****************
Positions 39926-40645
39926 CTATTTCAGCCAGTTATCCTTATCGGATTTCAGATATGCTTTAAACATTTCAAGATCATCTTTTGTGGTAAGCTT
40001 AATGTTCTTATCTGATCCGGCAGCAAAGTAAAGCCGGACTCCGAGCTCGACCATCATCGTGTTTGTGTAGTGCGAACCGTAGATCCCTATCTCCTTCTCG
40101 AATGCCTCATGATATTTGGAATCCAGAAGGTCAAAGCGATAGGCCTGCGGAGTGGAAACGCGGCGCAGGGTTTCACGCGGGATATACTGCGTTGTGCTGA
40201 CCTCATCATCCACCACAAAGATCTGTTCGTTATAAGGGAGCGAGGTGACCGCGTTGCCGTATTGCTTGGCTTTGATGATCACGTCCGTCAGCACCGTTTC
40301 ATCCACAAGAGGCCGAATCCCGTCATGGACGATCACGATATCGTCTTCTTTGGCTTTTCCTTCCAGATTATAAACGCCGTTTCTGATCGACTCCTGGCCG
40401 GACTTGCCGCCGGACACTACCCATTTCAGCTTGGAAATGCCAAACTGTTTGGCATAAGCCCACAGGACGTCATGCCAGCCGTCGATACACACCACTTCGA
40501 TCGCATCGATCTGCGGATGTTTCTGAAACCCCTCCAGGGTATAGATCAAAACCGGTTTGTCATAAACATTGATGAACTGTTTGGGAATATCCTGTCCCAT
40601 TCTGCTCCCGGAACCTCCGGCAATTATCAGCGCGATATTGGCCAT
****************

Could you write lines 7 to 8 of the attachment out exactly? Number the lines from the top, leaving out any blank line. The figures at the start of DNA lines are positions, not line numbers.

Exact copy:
40401 GACTTGCCGCCGGACACTACCCATTTCAGCTTGGAAATGCCAAACTGTTTGGCATAAGCCCACAGGACGTCATGCCAGCCGTCGATACACACCACTTCGA
40501 TCGCATCGATCTGCGGATGTTTCTGAAACCCCTCCAGGGTATAGATCAAAACCGGTTTGTCATAAACATTGATGAACTGTTTGGGAATATCCTGTCCCAT